On my first day ever at Cornell, my family and I got a bit lost. It was the day before move-in, and we were exploring campus for ourselves, far off the beaten path toward the easternmost part of campus where the teaching barns are. A Minnesotan family of animal lovers, we had seen farms on the campus map and were determined to investigate them ourselves. Finally, after a long walk in the rain, we stumbled upon a collection of several different barns, sheds and greenhouses.
The 37th Annual Downtown Ithaca Apple Harvest Festival will be taking place from Sept. 27 to 29. Well-attended each year and beloved by Ithaca residents, the Apple Fest is a fall hit thanks to pomology — the science of fruit production.
The trail features 19 stops, marked by posts with QR codes that lead to a descriptive webpage about the individual project and how it contributes to Cornell’s sustainability goals, Prof. Nina Bassuk explained.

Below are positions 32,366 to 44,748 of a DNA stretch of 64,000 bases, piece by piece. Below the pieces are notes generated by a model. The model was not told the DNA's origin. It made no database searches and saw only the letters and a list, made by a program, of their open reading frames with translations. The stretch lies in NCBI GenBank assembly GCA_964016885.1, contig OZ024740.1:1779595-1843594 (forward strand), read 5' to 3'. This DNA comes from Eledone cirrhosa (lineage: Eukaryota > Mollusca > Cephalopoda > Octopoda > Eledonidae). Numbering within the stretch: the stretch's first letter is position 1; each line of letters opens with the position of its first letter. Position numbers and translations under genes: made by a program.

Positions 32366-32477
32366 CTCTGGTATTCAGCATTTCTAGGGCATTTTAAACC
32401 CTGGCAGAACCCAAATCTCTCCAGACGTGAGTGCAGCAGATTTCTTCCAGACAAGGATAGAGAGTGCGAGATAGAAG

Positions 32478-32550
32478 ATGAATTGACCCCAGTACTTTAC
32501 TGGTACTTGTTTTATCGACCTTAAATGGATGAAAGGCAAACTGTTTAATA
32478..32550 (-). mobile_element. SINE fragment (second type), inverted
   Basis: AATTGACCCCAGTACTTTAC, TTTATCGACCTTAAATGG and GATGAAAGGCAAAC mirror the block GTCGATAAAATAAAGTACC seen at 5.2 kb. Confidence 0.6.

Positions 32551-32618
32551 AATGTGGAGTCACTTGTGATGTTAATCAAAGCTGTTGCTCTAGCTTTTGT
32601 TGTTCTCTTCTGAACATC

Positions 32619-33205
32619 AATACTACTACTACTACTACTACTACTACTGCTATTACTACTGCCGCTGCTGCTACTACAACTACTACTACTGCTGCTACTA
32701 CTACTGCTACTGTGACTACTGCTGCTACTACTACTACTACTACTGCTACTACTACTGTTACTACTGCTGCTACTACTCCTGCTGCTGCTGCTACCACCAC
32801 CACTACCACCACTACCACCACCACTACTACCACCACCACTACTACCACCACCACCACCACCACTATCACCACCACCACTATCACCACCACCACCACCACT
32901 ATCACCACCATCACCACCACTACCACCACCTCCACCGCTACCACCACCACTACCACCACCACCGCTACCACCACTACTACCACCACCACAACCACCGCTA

While many Cornell students were off enjoying summer vacation away from Ithaca, Ben Engbers ’20 remained on campus to defend and improve the vitality of New York’s berry industry. As a research assistant and project manager at Elson Shields Laboratory of Entomology, Engbers has dedicated the majority of his undergraduate career to demonstrating the efficacy of nematodes as a sustainable biocontrol for berry farms.
“Nematodes are a native, sustainable, and organic solution to a food security problem that is affecting New York state and the world,” Engbers said. While Shields laboratory has studied the behavior and application of nematodes as pest control for over two decades, this summer, Engbers facilitated a specific project concerning the control of black vine weevil at Rulfs Orchard located five hours away in Peru, NY. “My work this summer resulted in promising data that I am excited to see published and ultimately applied in the real world,” he said. Black vine weevil is a formidable obstacle to crop growers worldwide and has been a significant detriment to the berry industry.
Row 7 Seed Company now features a tiny squash with an intense natural sweetness, a beet without the usual earthiness, a habanero pepper without the heat, a golf-ball sized creamy and nutty potato and more.